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Monday, September 22, 2014
Healthy Weight Center
Why Aren't I Losing More Weight?
How do those people on "The Biggest Loser" lose so much weight so fast?
I went to one of those residential diet and exercise places once, very similar to "The Biggest Loser" except it wasn`t a contest, where they make you exercise 8 hours/day and they control what you eat. They served all food in the dining room and they gave out the portions so I couldn`t have been eating the wrong things or the wrong amount. I worked as hard as I could and followed all the rules perfectly and I only lost 17 lbs in 8 weeks.
I went on a medical VLCD once too, only 400 calories per day, plus 35 minutes of exercise 5x per week, plus 2x/week behavior modification groups and 1x/wk doctor checkups and meetings with a dietitian. Other people in my group lost 70 or 80 lbs in 26 weeks and I only lost 35. Then when I started the re-feeding part, which was 800 calories/day, I started gaining it back (on 800 calories/day!) and eventually gained 100 lbs on the diet they told me to follow, ending up 65 lbs more than when I started. The doctor and the dietitian and the behavior modification person all accused me of "cheating" and of "lying" when I said I wasn`t cheating, but I wasn`t!
How do these people do that? I never eat sweets or soft drinks, never have, wasn`t allowed to as a child either because I was already fat, I don`t cook with butter or fats, I don`t drink alcohol, I don`t even buy the stuff. I was a strict health food vegetarian for 17 years and everybody said vegetarians don`t get fat but I was fat then too.
What is wrong with me? They keep testing my thyroid and telling me it is normal so I just need to eat less and exercise more.
I can certainly understand your frustration with all of your weight loss efforts, but it would be hard for me to determine why you do not lose weight based on the information you have provided. How tall are you and how much do you weigh? Have you had your resting metabolic rate (RMR) determined? What is your age and gender?
Generally, the shorter a person is the lower his/her RMR which is the number of calories needed to maintain his/her current weight if one does no activity. Men typically have more muscle mass than women and so need more calories to maintain the muscles. Height and weight are used to determine body mass index (BMI) which is a mathematical formula that is used to predict percent body fat, an indicator of potential health problems related to excess weight.
You have certainly tried a number of different diets, but none of them were plans you could maintain for the rest of your life. If your doctor cannot identify a medical reason for your lack of long-term weight loss success, don't give up. The key to losing weight and keeping it off is to change the habits that have led to your excess weight.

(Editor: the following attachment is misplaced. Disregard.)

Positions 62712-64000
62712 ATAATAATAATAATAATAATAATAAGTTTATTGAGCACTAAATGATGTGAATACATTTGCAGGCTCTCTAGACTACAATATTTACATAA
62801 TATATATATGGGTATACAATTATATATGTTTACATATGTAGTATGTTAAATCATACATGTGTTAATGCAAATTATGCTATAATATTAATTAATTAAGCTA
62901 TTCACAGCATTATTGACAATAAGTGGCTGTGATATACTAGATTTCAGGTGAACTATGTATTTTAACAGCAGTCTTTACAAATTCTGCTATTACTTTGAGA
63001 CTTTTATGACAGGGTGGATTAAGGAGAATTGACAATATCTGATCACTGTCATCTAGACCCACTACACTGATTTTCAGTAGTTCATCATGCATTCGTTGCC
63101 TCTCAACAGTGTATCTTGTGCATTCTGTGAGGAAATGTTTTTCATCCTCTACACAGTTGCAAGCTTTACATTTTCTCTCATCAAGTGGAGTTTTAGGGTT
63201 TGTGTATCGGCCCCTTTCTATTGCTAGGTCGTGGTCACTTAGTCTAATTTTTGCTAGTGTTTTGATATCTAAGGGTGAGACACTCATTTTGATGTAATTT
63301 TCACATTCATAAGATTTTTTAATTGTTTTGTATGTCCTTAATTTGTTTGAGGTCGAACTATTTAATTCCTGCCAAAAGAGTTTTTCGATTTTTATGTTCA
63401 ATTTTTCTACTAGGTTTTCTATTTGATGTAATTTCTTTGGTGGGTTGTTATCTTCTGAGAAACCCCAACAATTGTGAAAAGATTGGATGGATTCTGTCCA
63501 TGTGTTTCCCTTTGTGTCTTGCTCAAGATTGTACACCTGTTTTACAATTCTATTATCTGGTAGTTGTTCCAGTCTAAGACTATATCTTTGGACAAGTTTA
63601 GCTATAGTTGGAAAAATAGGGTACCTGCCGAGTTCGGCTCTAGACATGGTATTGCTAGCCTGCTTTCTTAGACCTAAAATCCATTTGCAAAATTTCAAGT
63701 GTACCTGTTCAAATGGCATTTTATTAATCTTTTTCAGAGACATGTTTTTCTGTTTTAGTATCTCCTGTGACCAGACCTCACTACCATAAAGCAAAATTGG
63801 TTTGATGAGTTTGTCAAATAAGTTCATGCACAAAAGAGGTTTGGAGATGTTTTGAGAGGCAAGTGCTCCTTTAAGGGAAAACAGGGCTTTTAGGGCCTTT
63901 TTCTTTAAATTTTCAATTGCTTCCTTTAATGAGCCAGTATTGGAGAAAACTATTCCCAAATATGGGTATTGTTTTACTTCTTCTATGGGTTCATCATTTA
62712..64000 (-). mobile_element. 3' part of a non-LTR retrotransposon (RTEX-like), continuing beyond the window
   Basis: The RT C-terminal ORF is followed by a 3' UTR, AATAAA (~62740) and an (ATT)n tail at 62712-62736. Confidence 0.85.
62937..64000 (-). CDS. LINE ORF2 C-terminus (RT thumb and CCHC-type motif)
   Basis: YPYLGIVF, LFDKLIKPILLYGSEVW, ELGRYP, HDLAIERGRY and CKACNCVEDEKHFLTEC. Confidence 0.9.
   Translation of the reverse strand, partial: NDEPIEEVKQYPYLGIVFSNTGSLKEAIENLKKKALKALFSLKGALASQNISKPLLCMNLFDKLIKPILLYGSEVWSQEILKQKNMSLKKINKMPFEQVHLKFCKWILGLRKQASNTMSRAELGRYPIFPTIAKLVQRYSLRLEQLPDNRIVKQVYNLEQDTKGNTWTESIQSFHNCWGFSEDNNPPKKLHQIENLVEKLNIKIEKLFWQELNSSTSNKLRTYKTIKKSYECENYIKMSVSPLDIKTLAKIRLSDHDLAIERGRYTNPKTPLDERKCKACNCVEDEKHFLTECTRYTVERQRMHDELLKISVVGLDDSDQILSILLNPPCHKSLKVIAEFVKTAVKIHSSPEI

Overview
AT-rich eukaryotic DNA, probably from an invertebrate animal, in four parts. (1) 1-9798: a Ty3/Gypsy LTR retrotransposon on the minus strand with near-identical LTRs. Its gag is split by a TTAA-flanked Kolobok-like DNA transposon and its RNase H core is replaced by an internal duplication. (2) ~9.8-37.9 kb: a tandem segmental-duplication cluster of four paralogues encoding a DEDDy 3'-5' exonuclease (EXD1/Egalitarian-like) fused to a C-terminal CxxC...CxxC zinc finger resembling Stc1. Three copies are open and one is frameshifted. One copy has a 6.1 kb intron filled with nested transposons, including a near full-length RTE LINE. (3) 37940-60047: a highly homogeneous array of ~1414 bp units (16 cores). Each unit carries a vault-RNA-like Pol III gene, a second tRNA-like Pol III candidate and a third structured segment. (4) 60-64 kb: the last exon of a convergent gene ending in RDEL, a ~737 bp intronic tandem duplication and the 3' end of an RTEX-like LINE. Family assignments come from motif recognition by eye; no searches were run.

I would encourage you to meet with a registered dietitian (RD) to evaluate your current eating plan. If your doctor is unable to recommend a dietitian in your area, you can find one by calling your local hospital or go online to the American Dietetic Association (ADA) web site (http://www.eatright.org/). ADA will be able to direct you to an RD in private practice close by.
Before your visit, keep a food journal including everything you eat and drink for at least 3 days (2 week days and 1 week-end day). Be sure to note the time of each meal and snack as well as the amount of each food. Working on small changes to the diet you normally eat will be easier and should allow you to enjoy weight loss that you can maintain.
If possible, have your RMR determined. Many RDs provide this service. From your previous attempts, I would expect that your RMR is low meaning you do not need many calories to maintain your weight. Knowing your RMR will also allow you to set a realistic weight loss goal - both short-term and long-term.
Of course, do not forget to include exercise. You have done some rigorous exercising in the past, but it does not sound like this is realistic for the long haul. If your doctor agrees, begin walking. Pedometers are helpful in monitoring how much you walk. Try a pedometer for a week and average the steps you take on a daily basis. Then multiply your steps by 1.2 (a 20% increase) and try to increase to that number of steps. When you are comfortable with the changes you are making with your diet and you are exercising regularly, you might consider working with a trainer who can help you balance your exercising to include aerobic exercise, stretching and resistance training.
Ignore the weight losses you see on television. The contestants are hand-picked for these shows. You need to work with your body in a way that helps you improve your health.
To Your Health,
Shirley A Kindrick, PhD
Former Team Leader of Comprehensive Weight Management
College of Medicine
The Ohio State University